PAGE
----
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Public Domain - The Philosophy Of Freedom

By Author: Eric Hughes
Total Articles: 37

The philosophy behind the public domain is simple and very powerful. To elaborate we must first look at the traditional way in which Art and Intellectual property is governed. It is controlled by one thing, and that is money. People believe that to protect ones rights and to deter theft of their work, it (the work) must be protected by making it illegal to reproduce a work without authorization by the author. Any use other than use the author, "authorizes" will result in legal action against the person or corporation who infringes, by the person or corporation who originally created the work.
The law that makes it illegal to copy or reproduce a work is called fittingly "Copyright".
The ideology behind copyright is sound, however, like other ideologies and theories it is inherently flawed. People will find ways to misuse the law for a profit. When someone creates something they are "entitled" to and have "rights" to the benefits of that creation whether it be an invention, or and "original work" of art.
Art can be a song, poem, story, or one of many forms of visual art. The rights that come with the creation of a work are, and should be, automatic and natural. No one besides the creator of the work should be allowed to profit from or use the work in any way without "authorization" from the works author.
However this idea flies in the face of the creation process, and poses a question. Why create the work in the first place? If no one, besides the original author has any rights to the work, and no one can publish the work without permission, why create it?
Culture.
Copyright law protects the author of the work and gives the creator the authority to sell the work for a profit without concern of theft of the work. The author can use the work as long as they own "all rights". What I mean by this is that the author has the option of transferring "all rights" to whomever he or she chooses. The wonderful part about this area of law is that not only can the creator profit from the work itself, the rights to the work is fully transferable.
The author can transfer all rights or partial rights or set just about any limitations of usage they deem fit. This also poses another question.
How do you transfer rights and why?
Transferring rights to a work can get complicated and there are many ways to do it. The 3 most common are the temporary transfer, or what copyright law calls "licensing". Here are the 3 I am referring to in order of commonality.
· Commercial
· Editorial
· Educational
These 3 types of licensing are "almost" all encompassing. They cover just about any use you can think of. There are many different variations of these three licenses, and most likely unlimited variations, it would take too long to go through all of them if in fact there is a limit. The main purpose of this example is simplification. The next obvious question is.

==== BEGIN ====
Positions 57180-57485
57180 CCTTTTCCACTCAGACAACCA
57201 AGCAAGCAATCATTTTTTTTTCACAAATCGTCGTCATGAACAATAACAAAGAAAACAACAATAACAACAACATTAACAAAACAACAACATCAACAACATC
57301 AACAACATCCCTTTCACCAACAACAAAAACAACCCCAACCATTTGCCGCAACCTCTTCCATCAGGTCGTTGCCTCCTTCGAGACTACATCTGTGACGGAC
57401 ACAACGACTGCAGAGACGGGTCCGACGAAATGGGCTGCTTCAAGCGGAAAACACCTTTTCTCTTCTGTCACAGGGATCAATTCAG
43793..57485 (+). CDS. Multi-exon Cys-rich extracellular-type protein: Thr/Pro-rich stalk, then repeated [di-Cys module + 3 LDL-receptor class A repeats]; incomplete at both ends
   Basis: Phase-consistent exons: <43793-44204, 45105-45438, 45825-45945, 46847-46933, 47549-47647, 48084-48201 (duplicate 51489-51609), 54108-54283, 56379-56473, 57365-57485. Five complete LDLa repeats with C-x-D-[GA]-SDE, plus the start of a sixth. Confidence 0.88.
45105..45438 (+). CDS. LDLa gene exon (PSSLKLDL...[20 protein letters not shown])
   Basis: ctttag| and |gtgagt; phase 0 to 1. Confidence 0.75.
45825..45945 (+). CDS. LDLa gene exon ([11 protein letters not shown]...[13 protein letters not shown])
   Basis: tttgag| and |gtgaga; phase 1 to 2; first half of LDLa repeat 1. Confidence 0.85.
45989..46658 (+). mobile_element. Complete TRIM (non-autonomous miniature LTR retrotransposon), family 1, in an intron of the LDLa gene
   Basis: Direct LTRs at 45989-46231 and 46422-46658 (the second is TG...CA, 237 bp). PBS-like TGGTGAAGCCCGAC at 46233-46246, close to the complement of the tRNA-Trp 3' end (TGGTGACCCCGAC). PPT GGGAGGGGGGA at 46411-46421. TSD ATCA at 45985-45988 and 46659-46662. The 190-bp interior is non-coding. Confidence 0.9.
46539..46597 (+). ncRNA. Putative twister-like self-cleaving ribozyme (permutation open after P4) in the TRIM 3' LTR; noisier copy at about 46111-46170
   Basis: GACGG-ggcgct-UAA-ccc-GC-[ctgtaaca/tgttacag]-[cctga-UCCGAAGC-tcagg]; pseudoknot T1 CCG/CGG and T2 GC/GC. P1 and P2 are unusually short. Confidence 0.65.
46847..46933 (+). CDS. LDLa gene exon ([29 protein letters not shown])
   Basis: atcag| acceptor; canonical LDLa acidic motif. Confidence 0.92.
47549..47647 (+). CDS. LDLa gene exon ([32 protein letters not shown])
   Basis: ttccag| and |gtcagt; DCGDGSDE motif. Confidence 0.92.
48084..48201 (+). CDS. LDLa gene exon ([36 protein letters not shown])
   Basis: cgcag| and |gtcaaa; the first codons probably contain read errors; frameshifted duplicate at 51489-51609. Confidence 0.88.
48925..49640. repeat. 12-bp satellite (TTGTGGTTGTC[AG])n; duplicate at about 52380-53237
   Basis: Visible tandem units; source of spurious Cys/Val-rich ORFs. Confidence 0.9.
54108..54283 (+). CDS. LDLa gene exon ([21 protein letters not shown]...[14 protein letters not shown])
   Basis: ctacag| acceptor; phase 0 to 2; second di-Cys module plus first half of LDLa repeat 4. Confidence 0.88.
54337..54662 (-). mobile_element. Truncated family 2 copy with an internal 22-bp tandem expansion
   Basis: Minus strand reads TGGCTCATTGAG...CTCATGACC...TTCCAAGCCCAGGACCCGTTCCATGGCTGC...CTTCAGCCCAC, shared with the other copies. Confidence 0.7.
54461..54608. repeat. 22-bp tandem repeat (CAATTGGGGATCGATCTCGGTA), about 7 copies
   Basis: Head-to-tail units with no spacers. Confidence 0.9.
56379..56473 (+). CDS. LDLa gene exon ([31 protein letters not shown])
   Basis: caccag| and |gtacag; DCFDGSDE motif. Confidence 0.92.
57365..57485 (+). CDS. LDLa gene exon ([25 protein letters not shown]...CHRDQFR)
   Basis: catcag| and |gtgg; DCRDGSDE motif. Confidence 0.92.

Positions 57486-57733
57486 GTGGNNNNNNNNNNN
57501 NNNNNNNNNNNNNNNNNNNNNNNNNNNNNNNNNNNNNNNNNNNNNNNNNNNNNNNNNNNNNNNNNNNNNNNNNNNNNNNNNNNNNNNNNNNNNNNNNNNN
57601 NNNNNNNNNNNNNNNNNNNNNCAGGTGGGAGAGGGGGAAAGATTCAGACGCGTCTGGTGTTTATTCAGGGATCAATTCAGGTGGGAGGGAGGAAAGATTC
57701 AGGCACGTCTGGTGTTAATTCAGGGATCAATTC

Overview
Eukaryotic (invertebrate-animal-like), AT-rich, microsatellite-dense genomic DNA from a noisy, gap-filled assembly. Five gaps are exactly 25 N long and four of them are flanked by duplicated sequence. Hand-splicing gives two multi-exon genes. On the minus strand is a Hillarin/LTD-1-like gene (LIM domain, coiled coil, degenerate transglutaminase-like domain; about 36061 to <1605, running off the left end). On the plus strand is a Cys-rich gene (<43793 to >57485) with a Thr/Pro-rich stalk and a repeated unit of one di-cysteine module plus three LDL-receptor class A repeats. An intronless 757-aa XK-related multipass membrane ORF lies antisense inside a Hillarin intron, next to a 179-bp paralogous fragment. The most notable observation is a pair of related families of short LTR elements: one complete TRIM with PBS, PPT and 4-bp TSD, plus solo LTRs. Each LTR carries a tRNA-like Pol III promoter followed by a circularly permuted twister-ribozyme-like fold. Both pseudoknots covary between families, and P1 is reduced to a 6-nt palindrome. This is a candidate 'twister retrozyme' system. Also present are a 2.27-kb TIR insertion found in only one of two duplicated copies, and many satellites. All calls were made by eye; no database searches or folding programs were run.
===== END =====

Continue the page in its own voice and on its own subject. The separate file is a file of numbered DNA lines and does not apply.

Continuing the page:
"How long does copyright last?"
This depends on where you are in the world. Different countries have different laws governing copyright laws. The one common factor here is "rights". The owner of the work is the one who created it, and these rights continue on even after the authors death. Copyright can last as long as 120 years from the date of creation if created by a corporation, and life plus 70 years if created by an individual. This is according to current US Copyright Law 2004.
Now, since we have given you a brief overview of US copyright law, we will explain why we think that both the Public Domain and Copyright Law are extremely important.
Copyright Law protects the original authors rights to sell their work. The Public Domain is very important in preserving culture and providing a valuable resource for all kinds of great works. It is a resource, and the language that governs this area is negative in its connotation. Typically when a work is described as being public domain, it is described as having "fallen into" the public domain. This implies a negative state, and the public domain should not be considered as a catch all for unwanted, outdated material, or worse, an archive for the dispensable.
It should however, be considered as a vast natural resource, rich in culture, and fine works of art. It's our history, it tells us where we have been and what we have done. It reminds us who we are, and possibly even where we are going. The public domain should be viewed as a Goldmine, chock full of free cultural riches. It belongs to everyone. No person can own it.
Anyone, anywhere, at any time should have access to this great treasure. That is what the Public Domain is all about.
It is about FREEDOM...

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